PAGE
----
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From "Kay Ousterhout (JIRA)" <j...@apache.org>
Subject [jira] [Updated] (SPARK-5360) For CoGroupedRDD, rdds for narrow dependencies and shuffle handles are included twice in serialized task
Date Wed, 21 Jan 2015 21:57:34 GMT

     [ https://issues.apache.org/jira/browse/SPARK-5360?page=com.atlassian.jira.plugin.system.issuetabpanels:all-tabpanel
]

Kay Ousterhout updated SPARK-5360:
----------------------------------
    Description: 
CoGroupPartition, part of CoGroupedRDD, includes references to each RDD that the CoGroupedRDD
narrowly depends on, and a reference to the ShuffleHandle.  The partition is serialized separately
from the RDD, so when the RDD and partition arrive on the worker, the references in the partition
and in the RDD no longer point to the same object.

This is a relatively minor performance issue (the closure can be 2x larger than it needs to
be because the rdds and partitions are serialized twice; see numbers below) but is more annoying
as a developer issue (this is where I ran into): if any state is stored in the RDD or ShuffleHandle
on the worker side, subtle bugs can appear due to the fact that the references to the RDD
/ ShuffleHandle in the RDD and in the partition point to separate objects.  I'm not sure if
this is enough of a potential future problem to fix this old and central part of the code,
so hoping to get input from others here.

I did some simple experiments to see how much this effects closure size.  For this example:

$ val a = sc.parallelize(1 to 10).map((_, 1))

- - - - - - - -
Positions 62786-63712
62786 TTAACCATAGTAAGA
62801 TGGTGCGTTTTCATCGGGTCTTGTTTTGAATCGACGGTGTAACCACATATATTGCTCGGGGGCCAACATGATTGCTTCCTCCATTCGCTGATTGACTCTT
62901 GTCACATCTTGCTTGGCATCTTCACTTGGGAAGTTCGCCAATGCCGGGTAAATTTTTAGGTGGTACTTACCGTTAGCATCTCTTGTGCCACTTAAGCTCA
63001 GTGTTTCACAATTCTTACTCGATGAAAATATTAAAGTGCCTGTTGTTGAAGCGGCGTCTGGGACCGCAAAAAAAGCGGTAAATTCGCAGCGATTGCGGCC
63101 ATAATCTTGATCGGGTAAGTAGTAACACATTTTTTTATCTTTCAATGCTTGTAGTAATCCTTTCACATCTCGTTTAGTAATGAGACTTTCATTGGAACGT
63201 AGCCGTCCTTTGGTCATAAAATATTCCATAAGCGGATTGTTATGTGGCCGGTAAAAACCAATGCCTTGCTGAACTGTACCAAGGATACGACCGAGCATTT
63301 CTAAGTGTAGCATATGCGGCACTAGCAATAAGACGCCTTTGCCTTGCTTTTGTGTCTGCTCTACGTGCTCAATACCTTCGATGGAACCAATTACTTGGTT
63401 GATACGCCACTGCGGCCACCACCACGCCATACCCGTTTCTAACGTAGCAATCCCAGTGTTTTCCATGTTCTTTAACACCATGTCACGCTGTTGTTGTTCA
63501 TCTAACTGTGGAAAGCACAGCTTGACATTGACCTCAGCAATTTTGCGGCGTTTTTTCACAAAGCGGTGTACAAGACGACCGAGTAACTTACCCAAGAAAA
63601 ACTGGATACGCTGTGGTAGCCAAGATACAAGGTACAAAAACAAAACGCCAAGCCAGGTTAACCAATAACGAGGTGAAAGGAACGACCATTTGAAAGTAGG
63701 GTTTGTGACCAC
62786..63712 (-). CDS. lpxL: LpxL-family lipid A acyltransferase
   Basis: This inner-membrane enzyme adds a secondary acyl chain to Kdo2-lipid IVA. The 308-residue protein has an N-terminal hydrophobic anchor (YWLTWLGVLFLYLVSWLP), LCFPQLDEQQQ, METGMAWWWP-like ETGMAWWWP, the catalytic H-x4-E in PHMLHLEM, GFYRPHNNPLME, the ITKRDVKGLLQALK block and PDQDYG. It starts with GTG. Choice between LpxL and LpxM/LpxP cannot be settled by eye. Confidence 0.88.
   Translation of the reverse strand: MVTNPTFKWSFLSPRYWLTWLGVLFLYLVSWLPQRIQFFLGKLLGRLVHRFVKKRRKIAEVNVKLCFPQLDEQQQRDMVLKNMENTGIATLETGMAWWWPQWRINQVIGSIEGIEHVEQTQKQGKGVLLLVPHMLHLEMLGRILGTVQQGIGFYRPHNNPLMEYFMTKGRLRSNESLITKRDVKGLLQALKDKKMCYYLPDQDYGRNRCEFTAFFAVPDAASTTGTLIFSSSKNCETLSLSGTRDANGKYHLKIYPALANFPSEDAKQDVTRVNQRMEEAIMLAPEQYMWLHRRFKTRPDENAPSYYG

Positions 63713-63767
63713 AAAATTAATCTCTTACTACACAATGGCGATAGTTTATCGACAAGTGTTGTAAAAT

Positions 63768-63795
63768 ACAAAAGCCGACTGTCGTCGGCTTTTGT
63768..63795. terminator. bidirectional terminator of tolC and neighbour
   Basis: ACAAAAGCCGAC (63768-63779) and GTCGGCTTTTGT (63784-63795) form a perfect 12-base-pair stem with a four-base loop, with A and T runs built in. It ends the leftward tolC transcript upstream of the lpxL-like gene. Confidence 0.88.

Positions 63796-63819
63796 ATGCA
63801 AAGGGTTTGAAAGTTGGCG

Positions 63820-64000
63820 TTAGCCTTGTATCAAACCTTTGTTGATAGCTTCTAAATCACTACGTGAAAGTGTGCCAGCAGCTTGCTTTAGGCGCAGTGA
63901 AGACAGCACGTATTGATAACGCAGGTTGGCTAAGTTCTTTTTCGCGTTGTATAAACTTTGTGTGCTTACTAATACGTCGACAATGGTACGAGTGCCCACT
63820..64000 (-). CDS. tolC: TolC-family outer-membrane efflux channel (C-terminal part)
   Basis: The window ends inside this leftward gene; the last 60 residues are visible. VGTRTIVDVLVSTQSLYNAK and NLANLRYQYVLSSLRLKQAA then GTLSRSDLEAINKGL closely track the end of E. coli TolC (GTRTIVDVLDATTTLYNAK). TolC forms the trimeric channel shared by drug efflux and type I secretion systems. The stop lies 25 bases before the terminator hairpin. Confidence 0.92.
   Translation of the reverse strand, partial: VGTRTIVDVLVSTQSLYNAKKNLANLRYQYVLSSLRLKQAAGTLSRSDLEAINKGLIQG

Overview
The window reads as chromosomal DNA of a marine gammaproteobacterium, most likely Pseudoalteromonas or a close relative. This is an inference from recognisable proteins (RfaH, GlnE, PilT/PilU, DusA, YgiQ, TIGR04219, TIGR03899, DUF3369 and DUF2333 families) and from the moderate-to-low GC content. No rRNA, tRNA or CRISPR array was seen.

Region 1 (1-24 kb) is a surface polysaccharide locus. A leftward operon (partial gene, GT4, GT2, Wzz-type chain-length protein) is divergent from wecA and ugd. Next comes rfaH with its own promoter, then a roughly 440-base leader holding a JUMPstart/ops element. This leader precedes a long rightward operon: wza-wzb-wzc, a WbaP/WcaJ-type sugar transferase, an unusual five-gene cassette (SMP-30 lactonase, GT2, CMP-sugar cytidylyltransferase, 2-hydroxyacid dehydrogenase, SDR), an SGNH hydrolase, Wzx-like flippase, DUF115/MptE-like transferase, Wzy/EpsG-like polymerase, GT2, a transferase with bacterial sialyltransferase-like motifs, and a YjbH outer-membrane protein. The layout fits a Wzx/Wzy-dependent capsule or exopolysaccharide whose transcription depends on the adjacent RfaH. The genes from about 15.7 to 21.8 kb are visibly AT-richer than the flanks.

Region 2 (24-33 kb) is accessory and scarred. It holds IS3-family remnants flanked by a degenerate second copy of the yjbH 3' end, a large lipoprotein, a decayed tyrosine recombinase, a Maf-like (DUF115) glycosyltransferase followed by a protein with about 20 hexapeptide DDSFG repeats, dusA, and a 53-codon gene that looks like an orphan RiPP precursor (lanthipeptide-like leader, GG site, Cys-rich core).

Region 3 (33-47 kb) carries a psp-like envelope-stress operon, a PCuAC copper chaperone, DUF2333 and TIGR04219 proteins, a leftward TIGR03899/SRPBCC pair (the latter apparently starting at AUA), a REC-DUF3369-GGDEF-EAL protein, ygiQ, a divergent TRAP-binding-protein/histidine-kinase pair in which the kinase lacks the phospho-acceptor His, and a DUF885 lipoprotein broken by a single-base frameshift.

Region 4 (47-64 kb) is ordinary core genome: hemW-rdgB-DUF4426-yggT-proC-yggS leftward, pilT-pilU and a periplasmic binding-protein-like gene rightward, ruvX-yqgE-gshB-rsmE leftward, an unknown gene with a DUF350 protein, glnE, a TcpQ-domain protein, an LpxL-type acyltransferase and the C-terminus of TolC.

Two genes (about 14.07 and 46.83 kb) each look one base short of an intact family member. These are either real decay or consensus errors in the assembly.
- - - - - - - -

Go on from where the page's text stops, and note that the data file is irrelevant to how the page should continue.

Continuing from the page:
$ val b = sc.parallelize(1 to 2).map(x => (x, 2*x))
$ a.cogroup(b).collect()

the closure was 1902 bytes with current Spark, and 1129 bytes after my change.  The difference
comes from eliminating duplicate serialization of the shuffle handle.

For this example:
$ val sortedA = a.sortByKey()
$ val sortedB = b.sortByKey()
$ sortedA.cogroup(sortedB).collect()

the closure was 3491 bytes with current Spark, and 1333 bytes after my change. Here, the difference
comes from eliminating duplicate serialization of the two RDDs for the narrow dependencies.

The ShuffleHandle includes the ShuffleDependency, so this difference will get larger if a
ShuffleDependency includes a serializer, a key ordering, or an aggregator (all set to None
by default).  However, the difference is not affected by the size of the function the user
specifies, which (based on my understanding) is typically the source of large task closures.

  was:
CoGroupPartition, part of CoGroupedRDD, includes references to each RDD that the CoGroupedRDD
narrowly depends on, and a reference to the ShuffleHandle.  The partition is serialized separately
from the RDD, so when the RDD and partition arrive on the worker, the references in the partition
and in the RDD no longer point to the same object.

This is a relatively minor performance issue (the closure can be 2x larger than it needs to
be because the rdds and partitions are serialized twice; see numbers below) but is more annoying
as a developer issue (this is where I ran into): if any state is stored in the RDD or ShuffleHandle
on the worker side, subtle bugs can appear due to the fact that the references to the RDD
/ ShuffleHandle in the RDD and in the partition point to separate objects.  I'm not sure if
this is enough of a potential future problem to fix this old and central part of the code,